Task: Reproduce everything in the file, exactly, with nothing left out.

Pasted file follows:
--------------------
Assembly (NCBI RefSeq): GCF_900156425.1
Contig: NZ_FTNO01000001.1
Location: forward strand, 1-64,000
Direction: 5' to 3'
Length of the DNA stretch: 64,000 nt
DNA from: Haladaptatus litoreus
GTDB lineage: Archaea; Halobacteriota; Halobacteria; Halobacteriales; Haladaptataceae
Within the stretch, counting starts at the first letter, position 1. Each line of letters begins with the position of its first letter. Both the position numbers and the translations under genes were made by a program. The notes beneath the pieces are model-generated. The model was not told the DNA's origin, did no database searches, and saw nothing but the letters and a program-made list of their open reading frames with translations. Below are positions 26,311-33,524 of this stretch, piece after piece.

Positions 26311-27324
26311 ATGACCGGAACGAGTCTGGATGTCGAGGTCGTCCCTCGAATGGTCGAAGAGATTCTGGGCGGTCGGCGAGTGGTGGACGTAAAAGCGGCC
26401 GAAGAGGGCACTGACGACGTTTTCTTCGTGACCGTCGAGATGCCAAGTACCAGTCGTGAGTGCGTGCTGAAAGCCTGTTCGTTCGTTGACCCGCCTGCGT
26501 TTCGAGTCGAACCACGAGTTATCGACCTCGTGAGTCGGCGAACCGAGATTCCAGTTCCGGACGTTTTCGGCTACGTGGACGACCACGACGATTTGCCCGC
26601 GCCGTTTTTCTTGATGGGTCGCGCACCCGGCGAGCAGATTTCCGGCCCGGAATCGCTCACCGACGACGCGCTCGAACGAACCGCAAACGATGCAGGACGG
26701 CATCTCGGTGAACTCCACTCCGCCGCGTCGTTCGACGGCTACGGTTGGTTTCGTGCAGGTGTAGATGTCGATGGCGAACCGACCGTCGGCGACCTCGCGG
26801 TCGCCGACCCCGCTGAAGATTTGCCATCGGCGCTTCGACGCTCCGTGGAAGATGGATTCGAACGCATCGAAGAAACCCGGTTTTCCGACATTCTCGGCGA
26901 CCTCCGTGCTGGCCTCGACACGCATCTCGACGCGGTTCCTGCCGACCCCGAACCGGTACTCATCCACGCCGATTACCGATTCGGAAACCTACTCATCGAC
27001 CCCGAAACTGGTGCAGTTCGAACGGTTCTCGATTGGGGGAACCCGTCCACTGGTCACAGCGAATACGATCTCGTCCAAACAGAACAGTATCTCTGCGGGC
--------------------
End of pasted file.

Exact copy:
Assembly (NCBI RefSeq): GCF_900156425.1
Contig: NZ_FTNO01000001.1
Location: forward strand, 1-64,000
Direction: 5' to 3'
Length of the DNA stretch: 64,000 nt
DNA from: Haladaptatus litoreus
GTDB lineage: Archaea; Halobacteriota; Halobacteria; Halobacteriales; Haladaptataceae
Within the stretch, counting starts at the first letter, position 1. Each line of letters begins with the position of its first letter. Both the position numbers and the translations under genes were made by a program. The notes beneath the pieces are model-generated. The model was not told the DNA's origin, did no database searches, and saw nothing but the letters and a program-made list of their open reading frames with translations. Below are positions 26,311-33,524 of this stretch, piece after piece.

Positions 26311-27324
26311 ATGACCGGAACGAGTCTGGATGTCGAGGTCGTCCCTCGAATGGTCGAAGAGATTCTGGGCGGTCGGCGAGTGGTGGACGTAAAAGCGGCC
26401 GAAGAGGGCACTGACGACGTTTTCTTCGTGACCGTCGAGATGCCAAGTACCAGTCGTGAGTGCGTGCTGAAAGCCTGTTCGTTCGTTGACCCGCCTGCGT
26501 TTCGAGTCGAACCACGAGTTATCGACCTCGTGAGTCGGCGAACCGAGATTCCAGTTCCGGACGTTTTCGGCTACGTGGACGACCACGACGATTTGCCCGC
26601 GCCGTTTTTCTTGATGGGTCGCGCACCCGGCGAGCAGATTTCCGGCCCGGAATCGCTCACCGACGACGCGCTCGAACGAACCGCAAACGATGCAGGACGG
26701 CATCTCGGTGAACTCCACTCCGCCGCGTCGTTCGACGGCTACGGTTGGTTTCGTGCAGGTGTAGATGTCGATGGCGAACCGACCGTCGGCGACCTCGCGG
26801 TCGCCGACCCCGCTGAAGATTTGCCATCGGCGCTTCGACGCTCCGTGGAAGATGGATTCGAACGCATCGAAGAAACCCGGTTTTCCGACATTCTCGGCGA
26901 CCTCCGTGCTGGCCTCGACACGCATCTCGACGCGGTTCCTGCCGACCCCGAACCGGTACTCATCCACGCCGATTACCGATTCGGAAACCTACTCATCGAC
27001 CCCGAAACTGGTGCAGTTCGAACGGTTCTCGATTGGGGGAACCCGTCCACTGGTCACAGCGAATACGATCTCGTCCAAACAGAACAGTATCTCTGCGGGC